KARACHI: All eyes are on FIFA’s Associations Member Committee which convenes on Monday to discuss the fate of Pakistan football after politics within the Pakistan Football Federation (PFF) plagued the sport in the nation.
A bleak history
A group led by former PFF Director and PFF electoral committee secretary Colonel (retd) Farasat Ali Shah and Arshad Lodhi decided to go against the existing set-up following the Punjab Football Association (PFA) elections in April, claiming that the elections never took place and Makhdoom Faisal Saleh Hayat, the current PFF president, had just selected former PFF director marketing Sardar Naveed as the president.
The situation further escalated when Hayat held the PFF elections in Changla Gali, Abbottabad on June 30 despite the Lahore High Court’s (LHC) orders to not hold the elections.
The LHC then appointed Justice (retd) Asad Munir as the PFF administrator and gave him the responsibility to take charge of the headquarters and audit the accounts while declaring the PFF elections, which had elected Hayat as the president, null and void.
FIFA, taking notice of the matter, sent a three-member committee on a ‘fact-finding mission’ to Lahore in July. The committee, after gathering information, set September 21 as the date for a resolution.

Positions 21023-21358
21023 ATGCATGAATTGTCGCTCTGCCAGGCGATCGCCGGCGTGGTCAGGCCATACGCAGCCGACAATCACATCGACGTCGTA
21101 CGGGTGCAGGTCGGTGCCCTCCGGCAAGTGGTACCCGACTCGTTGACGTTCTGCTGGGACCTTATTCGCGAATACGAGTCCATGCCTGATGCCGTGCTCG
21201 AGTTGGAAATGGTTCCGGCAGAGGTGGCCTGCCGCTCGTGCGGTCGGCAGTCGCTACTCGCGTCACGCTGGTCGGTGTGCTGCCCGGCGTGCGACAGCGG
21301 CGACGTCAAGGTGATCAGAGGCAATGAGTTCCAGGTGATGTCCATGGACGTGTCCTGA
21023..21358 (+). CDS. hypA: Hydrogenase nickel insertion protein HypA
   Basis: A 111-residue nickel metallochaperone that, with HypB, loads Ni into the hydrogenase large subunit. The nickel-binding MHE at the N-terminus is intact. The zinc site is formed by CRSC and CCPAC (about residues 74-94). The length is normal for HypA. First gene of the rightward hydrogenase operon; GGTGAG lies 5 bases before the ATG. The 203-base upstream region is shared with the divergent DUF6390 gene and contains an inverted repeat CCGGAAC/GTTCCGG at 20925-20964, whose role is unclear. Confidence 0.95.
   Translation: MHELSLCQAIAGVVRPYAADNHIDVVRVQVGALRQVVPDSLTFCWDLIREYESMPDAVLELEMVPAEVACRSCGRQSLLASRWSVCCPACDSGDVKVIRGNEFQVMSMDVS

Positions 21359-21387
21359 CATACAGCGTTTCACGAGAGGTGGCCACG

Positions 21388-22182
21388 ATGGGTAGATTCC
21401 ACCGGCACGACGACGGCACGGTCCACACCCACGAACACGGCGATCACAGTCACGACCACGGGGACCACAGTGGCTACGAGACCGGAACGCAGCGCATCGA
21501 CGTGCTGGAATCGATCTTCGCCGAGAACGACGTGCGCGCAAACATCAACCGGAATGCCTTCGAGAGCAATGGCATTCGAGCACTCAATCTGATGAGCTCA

Hope for an end
“As mentioned previously, matters related to the recent fact-finding mission in Pakistan will be discussed during the next Associations Committee meeting on September21. We have no further comment for the time-being,” read a FIFA statement.
With the PFF inactive and embroiled in turmoil, the only victim has been the sport of football and all its stakeholders as Pakistan has missed at least three international events — South Asian U16 Championship, Asian Football Confederation U16 Championship qualifiers and AFC U19 Championship qualifiers — during this time.
Pakistan are also expected to play in the South Asian Football Federation Championship in India in December and, given that the men in green are pitted in Group A and have a match against their arch-rivals, a national camp for the selection and preparation of the team is overdue.
In addition to the international events, the domestic league — the Pakistan Premier Football League (PPFL) — and the inaugural women’s league were also postponed indefinitely.
According to the coach of PPFL runner-ups Army Shafqat Mehmood, the sporting community has no choice but to put faith in FIFA’s decision and hope that some solution is reached. “It’s been a long wait for the FIFA Associations meeting,” Mehmood told The Express Tribune. “We are hoping that FIFA will take a positive decision because, as football players and coaches, we really don’t care who is in the office; all we need is football to happen. It’s been a very long deadlock and we need this to be resolved in the best way possible.”